Only those acute souls who realize the intensity and might of force shall appreciate the power of that ‘purest and the loveliest of mirrors,’ which is the Iliad.  One of the running threads in the essay concerns the truth that the pitilessness of force shrouds the perpetrator and the sufferer alike. To the perpetrator, force is an intoxicating weapon; to the victim—a crushing, blind machine. But neither possesses it truly. In the Iliad almost everyone has to encounter the blinding power of force at one time or another.  Nor is any hero—Achilles, Ajax or Hector, spared from confronting fear, an otherwise unheroic emotion.  Victory is much less about valour and more about destiny.  But destiny is not blind. It is wryly just in the sense it apportions misfortunes equally among all participants. There is parity in misery. Weil goes back to the Gospels in order to make her point: “Ares is just, and kills those who kill.”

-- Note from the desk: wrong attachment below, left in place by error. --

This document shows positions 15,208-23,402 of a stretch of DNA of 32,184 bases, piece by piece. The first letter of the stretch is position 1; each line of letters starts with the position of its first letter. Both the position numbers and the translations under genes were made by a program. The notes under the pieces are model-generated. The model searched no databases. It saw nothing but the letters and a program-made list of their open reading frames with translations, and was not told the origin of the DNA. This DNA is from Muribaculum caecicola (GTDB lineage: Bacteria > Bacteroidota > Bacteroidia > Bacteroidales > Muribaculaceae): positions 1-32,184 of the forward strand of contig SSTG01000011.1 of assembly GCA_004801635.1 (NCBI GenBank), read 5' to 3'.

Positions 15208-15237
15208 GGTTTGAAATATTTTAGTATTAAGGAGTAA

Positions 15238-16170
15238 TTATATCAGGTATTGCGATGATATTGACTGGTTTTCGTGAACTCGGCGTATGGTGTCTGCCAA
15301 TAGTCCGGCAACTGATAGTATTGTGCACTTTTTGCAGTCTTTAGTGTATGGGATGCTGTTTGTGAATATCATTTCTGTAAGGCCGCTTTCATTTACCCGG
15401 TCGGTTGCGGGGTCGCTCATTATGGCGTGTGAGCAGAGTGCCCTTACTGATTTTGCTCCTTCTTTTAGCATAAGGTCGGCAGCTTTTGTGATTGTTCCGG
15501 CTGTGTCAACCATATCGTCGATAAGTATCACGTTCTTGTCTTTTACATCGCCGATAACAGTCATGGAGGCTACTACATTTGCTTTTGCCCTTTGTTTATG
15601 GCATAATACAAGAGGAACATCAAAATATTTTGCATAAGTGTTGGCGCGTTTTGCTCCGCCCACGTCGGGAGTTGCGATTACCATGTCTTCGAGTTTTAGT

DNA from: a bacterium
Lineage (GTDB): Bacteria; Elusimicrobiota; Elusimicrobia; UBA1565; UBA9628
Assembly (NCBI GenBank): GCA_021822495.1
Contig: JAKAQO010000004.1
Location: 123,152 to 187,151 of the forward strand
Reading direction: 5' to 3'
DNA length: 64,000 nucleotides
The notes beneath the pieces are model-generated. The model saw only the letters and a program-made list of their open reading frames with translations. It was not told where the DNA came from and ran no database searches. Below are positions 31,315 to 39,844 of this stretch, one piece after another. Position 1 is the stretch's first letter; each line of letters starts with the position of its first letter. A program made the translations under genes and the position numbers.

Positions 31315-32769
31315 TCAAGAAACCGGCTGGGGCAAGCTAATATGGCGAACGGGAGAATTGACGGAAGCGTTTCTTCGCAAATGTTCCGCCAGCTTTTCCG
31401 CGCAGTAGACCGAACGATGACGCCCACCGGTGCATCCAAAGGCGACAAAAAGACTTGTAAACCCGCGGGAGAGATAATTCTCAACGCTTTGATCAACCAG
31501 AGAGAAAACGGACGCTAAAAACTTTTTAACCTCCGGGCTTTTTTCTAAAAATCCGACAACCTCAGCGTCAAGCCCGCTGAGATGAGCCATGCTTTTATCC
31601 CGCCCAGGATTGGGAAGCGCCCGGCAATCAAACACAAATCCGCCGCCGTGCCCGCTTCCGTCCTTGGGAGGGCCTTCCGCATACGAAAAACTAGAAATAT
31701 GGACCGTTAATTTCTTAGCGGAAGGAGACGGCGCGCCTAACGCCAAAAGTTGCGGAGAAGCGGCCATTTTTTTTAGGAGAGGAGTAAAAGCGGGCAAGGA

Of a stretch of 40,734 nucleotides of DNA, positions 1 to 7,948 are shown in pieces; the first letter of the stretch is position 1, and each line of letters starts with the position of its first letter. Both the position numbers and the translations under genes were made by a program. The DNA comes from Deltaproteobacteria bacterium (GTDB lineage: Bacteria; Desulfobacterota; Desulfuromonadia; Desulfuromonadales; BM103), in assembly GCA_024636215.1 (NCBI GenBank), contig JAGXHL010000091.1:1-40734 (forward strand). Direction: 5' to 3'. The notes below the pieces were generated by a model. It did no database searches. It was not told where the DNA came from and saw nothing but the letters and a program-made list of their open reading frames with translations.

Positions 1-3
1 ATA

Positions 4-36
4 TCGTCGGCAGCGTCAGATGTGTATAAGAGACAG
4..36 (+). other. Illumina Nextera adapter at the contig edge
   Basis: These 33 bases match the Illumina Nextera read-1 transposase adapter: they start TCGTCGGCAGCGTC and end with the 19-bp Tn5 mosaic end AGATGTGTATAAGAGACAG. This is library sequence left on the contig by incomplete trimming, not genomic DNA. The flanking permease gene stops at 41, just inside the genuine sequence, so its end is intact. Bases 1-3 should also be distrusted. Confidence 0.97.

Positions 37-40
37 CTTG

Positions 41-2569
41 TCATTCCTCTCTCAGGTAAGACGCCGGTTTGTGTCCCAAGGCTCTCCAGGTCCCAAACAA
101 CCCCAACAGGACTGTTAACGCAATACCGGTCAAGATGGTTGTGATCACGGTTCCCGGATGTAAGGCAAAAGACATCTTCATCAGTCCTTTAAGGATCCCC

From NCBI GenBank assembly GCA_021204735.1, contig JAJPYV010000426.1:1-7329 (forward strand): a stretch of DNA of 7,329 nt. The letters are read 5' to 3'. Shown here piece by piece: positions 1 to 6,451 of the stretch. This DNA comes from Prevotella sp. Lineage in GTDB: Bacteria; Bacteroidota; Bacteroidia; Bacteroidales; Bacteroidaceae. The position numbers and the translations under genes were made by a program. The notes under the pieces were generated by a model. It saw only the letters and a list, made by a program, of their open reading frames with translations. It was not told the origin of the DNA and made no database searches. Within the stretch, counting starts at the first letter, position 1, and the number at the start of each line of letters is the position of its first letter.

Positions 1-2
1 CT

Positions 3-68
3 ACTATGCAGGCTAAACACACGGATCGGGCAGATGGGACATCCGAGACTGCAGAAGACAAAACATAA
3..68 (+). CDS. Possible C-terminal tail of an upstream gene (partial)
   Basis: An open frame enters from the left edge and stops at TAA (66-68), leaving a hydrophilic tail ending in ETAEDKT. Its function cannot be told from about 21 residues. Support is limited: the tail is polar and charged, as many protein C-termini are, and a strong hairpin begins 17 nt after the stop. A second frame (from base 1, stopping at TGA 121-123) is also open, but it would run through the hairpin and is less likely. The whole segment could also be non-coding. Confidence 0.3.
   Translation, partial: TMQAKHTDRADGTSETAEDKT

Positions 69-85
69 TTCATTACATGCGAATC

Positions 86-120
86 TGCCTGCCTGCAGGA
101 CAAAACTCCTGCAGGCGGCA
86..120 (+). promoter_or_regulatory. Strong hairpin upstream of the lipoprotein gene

The fundamental and nagging disquiet about violence, experienced in close contact during the Spanish Civil War that Weil had spelled out in the letter to Bernanos reappears as force in the essay as she confronts the epic in a totally unsentimental and direct manner but with an enormous understanding of creaturely contacts and conflicts. We shall do well to remember that during 1938, after spending the Holy Week in Solesmes, a great illumination descended upon her: “Christ came down and took possession of me,” she says. Clearly it is a different kind of possession; the only possible one according to Weil’s perceptions. She left Paris around 1941 once it was declared an open city, and as anti-Jewish strictures began to take a toll upon her daily routine.  She soon reached Marseilles and wanted to share work with agricultural labourers. This was not an idle wish but a well thought out, long term plan. Later in the Fall of 1941, she would work full 8 hours in a grape harvest in the Ardeche region. She would assiduously carry Plato’s Symposium with her to the vineyards and try to teach and discuss the work with her fellow labourers during recess. It is in the middle of such a context that she began thinking afresh about the Iliad.